What was formerly the Premier League’s ‘big four’ is now very much a ‘big six’. The emergence of Tottenham and the re-emergence of Liverpool have led to an increasingly competitive battle to reach Europe’s most esteemed stage. This year is no different.
With the exception of Manchester City – who now boast an impressive eight-point lead over Manchester United – there are currently only four points separating second and sixth place.
Pep Guardiola’s side have been imperious so far this season, emphatically dispatching most of their clearly inferior opposition. At this point, it is difficult to conceive a scenario in which they squander the title, let alone a place in the top four.
Tottenham have impressed, too, though they have been unable to acquire points with the same ease as the league leaders. Nor have Jose Mourinho’s United and champions Chelsea, who met at Stamford Bridge on Sunday.
But it is the two teams that currently sit outside the top four that appear most likely to miss out ultimately: Liverpool and Arsenal.
Both have had seasons so far characterised by inconsistency and frustration. They have shown on numerous occasions their attacking fluency, their propensity for free-flowing, aesthetic football, but there have always been caveats.
Defence is the best form of defence
In defence. Liverpool have conceded 17 goals in just 11 league games with Arsenal managing just one fewer. Both teams have porous backlines and, by comparison, their rivals do not.
Since the start of the season, Jurgen Klopp has been incessantly berated for his failure to secure a centre-back in the summer. With the performances of Liverpool’s current options, in particular the much-maligned Dejan Lovren, it’s not hard to see why.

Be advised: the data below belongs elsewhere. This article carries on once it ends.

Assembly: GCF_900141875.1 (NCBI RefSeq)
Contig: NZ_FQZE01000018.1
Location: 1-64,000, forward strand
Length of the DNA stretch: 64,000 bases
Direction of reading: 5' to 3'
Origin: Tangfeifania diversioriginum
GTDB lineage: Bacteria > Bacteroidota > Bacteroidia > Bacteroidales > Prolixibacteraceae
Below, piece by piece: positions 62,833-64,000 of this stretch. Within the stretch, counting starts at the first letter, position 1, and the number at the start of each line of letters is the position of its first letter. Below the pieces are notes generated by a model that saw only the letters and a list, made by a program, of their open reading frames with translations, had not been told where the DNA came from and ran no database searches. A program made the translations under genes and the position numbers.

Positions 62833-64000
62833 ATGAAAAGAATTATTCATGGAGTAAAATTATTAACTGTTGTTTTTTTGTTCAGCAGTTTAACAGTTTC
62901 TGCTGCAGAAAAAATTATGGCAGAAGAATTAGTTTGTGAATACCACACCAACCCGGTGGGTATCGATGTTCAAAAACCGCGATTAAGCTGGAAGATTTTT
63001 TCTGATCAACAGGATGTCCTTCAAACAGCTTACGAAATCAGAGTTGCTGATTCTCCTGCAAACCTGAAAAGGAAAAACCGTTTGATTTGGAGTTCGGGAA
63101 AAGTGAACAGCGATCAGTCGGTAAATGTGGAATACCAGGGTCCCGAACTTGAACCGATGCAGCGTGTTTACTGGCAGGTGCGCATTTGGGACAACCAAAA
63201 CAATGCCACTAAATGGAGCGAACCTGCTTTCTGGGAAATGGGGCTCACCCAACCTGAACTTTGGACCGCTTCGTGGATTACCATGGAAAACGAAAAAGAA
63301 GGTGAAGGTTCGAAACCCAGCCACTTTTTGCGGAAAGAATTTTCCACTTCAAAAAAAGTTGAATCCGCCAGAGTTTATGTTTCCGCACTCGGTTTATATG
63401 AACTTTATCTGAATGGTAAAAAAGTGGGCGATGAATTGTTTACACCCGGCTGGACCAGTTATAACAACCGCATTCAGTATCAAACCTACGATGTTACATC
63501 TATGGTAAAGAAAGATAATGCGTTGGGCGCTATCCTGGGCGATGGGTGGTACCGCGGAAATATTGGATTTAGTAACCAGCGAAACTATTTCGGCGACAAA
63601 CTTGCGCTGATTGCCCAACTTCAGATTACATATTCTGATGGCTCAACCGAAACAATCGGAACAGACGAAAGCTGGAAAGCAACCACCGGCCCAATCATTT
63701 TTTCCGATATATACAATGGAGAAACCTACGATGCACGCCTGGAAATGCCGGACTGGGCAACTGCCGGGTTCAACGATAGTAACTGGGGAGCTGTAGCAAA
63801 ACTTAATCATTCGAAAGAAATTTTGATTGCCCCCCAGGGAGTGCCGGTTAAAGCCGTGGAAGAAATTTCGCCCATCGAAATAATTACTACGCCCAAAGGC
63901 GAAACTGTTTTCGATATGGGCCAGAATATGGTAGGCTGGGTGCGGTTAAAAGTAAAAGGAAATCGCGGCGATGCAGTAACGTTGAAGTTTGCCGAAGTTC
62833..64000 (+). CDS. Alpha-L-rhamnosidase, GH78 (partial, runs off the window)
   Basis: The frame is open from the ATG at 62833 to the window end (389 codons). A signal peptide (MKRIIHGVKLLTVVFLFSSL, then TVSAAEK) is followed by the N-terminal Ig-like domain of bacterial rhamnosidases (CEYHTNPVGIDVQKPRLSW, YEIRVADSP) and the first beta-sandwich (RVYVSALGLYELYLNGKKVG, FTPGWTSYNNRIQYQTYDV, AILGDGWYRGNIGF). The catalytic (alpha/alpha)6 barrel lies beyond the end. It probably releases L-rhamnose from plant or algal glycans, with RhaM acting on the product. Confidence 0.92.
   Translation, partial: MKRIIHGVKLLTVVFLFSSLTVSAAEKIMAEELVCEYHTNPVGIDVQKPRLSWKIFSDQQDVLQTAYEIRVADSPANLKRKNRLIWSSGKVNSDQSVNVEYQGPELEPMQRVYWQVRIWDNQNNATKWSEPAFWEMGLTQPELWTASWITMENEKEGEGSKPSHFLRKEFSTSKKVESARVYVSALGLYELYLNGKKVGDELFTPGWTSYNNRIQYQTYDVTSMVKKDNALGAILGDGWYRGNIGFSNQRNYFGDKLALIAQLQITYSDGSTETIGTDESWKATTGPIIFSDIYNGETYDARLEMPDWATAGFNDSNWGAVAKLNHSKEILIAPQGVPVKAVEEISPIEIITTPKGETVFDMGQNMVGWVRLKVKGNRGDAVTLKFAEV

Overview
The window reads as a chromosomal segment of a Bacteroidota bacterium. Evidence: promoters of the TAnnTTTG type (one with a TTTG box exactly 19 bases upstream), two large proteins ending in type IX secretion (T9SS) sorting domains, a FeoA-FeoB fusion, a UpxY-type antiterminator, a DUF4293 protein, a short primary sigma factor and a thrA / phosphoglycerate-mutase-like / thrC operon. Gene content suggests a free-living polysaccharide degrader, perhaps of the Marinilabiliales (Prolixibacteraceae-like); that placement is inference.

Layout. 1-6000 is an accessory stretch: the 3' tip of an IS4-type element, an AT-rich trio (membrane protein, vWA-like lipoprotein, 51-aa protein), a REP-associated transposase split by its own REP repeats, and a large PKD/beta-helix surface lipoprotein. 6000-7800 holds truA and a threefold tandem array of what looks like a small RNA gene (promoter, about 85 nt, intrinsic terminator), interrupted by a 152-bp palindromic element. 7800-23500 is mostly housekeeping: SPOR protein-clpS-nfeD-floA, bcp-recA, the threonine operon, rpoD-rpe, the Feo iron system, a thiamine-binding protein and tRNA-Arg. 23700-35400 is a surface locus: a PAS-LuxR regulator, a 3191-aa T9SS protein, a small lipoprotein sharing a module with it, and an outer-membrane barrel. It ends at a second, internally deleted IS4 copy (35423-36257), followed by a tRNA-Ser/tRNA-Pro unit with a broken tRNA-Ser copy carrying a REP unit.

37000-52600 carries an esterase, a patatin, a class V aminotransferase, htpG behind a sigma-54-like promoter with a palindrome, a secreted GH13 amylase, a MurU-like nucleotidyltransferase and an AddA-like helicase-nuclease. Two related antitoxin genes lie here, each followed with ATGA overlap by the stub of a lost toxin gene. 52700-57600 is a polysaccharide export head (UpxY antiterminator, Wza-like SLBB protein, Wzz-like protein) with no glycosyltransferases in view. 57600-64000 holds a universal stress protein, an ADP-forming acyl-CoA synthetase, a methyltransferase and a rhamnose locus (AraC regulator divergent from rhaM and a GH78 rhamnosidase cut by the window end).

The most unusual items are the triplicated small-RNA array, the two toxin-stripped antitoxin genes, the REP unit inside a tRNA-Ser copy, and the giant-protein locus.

On top of this, many of the goals the Reds have conceded have been avoidable, largely down to individual errors. Mistakes have culminated in points being dropped unexpectedly and there are few signs to suggest that the issues have been fully addressed.
Que Salah, Salah
This is not to say that Liverpool should be entirely ruled out. In their victory over West Ham on Saturday, they demonstrated a fearsome counter-attacking ability spear-headed by the rapid duo of Mohamed Salah and Sadio Mane on either side of Roberto Firmino.
Salah, in particular, has been fundamental to Liverpool’s season so far. With 12 goals after 17 games in all competitions for Liverpool so far, Salah has scored more goals than Luis Suarez and Fernando Torres had at the same stage of their Liverpool careers, despite playing as wide player rather than as an out-and-out striker as they did. As things stand, Salah is already only two goals short of Philippe Coutinho’s tally of 14 last season.
Of course, this may be explained by the fact that Liverpool’s attack last season operated through fairly egalitarian principles with the goals being shared around the forward line. The downside to this prolific run of form for the Egyptian wide player is that Liverpool could become too dependant on his scoring proficiency. Were he to pick up an injury later in the season, Liverpool’s season could be further derailed.